Which all sounds melodramatic and perhaps unnecessarily so.  I only know that in those moments when I can find the nugget of true need under the mountain of expressed and unexpressed desired, I have found treasure which is comparable only to water after the thirst of the desert.

After announcing my pending retirement, the drama that is life in a community escalated in perhaps expectable ways.  Unfortunately my spirit, already tender and weary, had no reserves with which to navigate the heightened emotions.  Biology is quick in situations like this and silently delivers a whopping dose of adrenalin which presents the stark divide of fight or flight.  Clearly lacking the energy for the fight, the only option is flight.

For 23 years I have been a pastor.  It is an identity even more than a career.  It is who I am and what I do.  But the mantle weighs so heavy I cannot lift it.

Culturally, the role and meaning of pastor has changed so dramatically in the past two decades that a profession once respectable is now at best considered interesting fringe.  Never one to mind the margins, my own struggle in the profession has perhaps more to do with my own spiritual awakening.  The more I have discovered the sacred beyond the confines of institutional language and practice, the more skeptical I become of their value.  While I have cherished what our specific community of faith has offered to one another and the wider community in terms of witness and encouragement, I am aware that we are also by our very existence propping up an institution which is at best value neutral.  For many years I have preached both with and against the sacred texts, now I find myself spiritually compelled to move beyond the structure of religion itself.  Essentially, I have prayed myself out of my career.

Holding this truth in the context of church drama, my exit is inevitable and my instinct is to jump ship with or without a lifeboat.

Because it is all that I have known, because I have so many years of my life (basically all of my adult professional life) invested, because I am in a community that I have truly loved, the desire to jump overboard has been balanced by a caution woven with respect, familiarity, and genuine grief. Accepting the need to close the chapter, I had negotiated a gradual exit over a period of months.

With the added stress post-announcement, however, the scales were tipped and I was ready to jump.  I wanted to jump, believed I needed to jump, today.  I called the church leaders and said those words.  And then I received an incredible gift:  they listened both to my words and to the truth that lie beneath them.

What you need, they responded with respect and love, is a break.  What you need is to get out of here for a while.  What you need is a vacation, post haste.  Then, and only then, will the next right step become clear.

When I spoke what I wanted, a speedy end to the drama of departure, I was given what I need, encouragement to take a long vacation with no strings on the other side.  What I wanted was the removal of the challenge, what I needed was the strength for the journey.  What I wanted was escape, what I needed was courage to move with grace through this transition.

In finding the authenticity to speak my wants in the context of respectful colleagues, the kernel of need becomes clear and is safely tended.  In Jesus’ teaching there is a koan about “ask, seek, knock” with the promise that we will receive that for which we reach.  Rationally speaking, I know this is not true.  But as I moved through a difficult week, I am struck by the profound truth that is mine:  I asked and it was given in ways most unexpected but altogether satisfying.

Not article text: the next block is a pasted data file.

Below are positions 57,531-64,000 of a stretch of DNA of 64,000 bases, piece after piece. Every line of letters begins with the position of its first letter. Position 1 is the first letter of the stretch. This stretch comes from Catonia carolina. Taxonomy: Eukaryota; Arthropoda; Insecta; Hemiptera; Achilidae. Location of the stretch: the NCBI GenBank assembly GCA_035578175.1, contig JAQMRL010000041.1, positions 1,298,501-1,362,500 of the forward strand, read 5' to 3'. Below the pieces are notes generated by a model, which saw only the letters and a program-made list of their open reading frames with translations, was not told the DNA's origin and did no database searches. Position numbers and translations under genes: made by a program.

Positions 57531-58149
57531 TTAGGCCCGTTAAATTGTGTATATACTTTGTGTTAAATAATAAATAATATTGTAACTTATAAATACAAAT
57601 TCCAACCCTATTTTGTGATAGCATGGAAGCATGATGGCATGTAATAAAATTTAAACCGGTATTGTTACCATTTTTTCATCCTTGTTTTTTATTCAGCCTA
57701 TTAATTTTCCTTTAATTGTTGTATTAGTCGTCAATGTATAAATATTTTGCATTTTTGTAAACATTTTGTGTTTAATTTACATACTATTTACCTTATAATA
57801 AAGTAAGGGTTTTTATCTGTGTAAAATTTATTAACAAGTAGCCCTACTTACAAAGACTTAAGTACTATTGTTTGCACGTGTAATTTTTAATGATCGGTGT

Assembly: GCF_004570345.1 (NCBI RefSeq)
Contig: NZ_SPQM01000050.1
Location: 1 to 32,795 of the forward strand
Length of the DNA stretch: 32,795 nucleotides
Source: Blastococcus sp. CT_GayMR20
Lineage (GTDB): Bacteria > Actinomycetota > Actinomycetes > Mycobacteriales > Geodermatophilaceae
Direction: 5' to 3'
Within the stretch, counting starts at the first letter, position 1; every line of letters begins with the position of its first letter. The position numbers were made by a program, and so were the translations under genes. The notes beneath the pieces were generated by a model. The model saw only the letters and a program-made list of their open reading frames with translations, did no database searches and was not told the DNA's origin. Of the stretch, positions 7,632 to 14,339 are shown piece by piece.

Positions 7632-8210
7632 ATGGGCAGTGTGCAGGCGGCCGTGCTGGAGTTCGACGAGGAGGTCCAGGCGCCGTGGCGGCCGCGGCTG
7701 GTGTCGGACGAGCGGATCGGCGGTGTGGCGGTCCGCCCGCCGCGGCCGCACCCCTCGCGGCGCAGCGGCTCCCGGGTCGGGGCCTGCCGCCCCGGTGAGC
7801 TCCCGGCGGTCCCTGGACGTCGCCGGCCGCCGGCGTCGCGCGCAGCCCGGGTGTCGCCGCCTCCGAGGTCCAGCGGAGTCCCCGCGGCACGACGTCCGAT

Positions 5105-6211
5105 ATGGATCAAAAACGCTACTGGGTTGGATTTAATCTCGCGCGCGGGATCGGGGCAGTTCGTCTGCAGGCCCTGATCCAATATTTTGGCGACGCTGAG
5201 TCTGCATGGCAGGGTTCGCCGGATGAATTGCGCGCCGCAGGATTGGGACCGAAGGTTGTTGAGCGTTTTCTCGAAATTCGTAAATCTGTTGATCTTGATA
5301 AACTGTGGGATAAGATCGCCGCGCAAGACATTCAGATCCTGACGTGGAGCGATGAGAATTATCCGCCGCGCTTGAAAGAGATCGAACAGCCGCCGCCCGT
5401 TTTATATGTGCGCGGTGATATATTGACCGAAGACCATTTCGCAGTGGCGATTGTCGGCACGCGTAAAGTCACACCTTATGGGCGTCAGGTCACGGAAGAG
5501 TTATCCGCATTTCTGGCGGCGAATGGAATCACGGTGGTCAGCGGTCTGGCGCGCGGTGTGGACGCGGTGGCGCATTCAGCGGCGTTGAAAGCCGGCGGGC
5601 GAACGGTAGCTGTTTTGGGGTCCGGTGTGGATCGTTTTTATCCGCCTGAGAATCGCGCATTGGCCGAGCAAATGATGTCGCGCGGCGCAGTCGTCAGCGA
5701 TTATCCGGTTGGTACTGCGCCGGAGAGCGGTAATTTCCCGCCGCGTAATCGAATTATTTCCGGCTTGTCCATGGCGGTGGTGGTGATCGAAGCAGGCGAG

And for this day, I am grateful.



awkward conversations

“What do you want?” asked a friend.  In that moment I realized the dilemma that what I want is not possible.  No matter how much I want it, no matter how much others may want it.  Sometimes we are reaching for option A when the choices are C or D.

When I tentatively approached the church leadership with my intent to retire, I had run a few scenarios in my mind and read a plethora of articles on the subject. I had also taken into account the financial needs of my family and had been transparent in the process. In the articles about clergy retirements, particularly after long ministries, there was a consensus that a significant transition time was in order, anywhere from six months to a year (one outlier article suggested five years!).  With all of this in mind, I began to envision what these seven months might look like.

What I envisioned was a lovefest in which we together lifted up the best of what we had accomplished in the past sixteen years and thereby inspired one another.  I envisioned a series of conversations, an attitude of grace, and air of celebration that cherished and affirmed and left us all with a sense of possibility.

What has unfolded has been so starkly not this image that I can’t quite begin to understand it.  I can only say with certainty that what is unfolding is neither warm fuzzy nor empowering for me and likely equally unhelpful for the church.

Immediately upon my announcement, church leaders began to struggle with overwhelming anxiety about the future.  Sixteen years with a pastor that folk adore and disdain in perhaps equal measure is a hard act to follow.  While I am waiting for the celebration to begin, wheels are in motion and meetings are taking place but all for the purpose of what comes after I am gone.  My presence is awkward rather than revered.   Not only am I not consulted, I am asked to not attend.  Decisions are being made that as a professional I recognize as problematic, tasks are undone that are alarming to me.  But my voice has been displaced from the circle and my concerns untended.

There will be no graceful swan song with melodic and familiar refrains, there will be fingers on the chalkboard.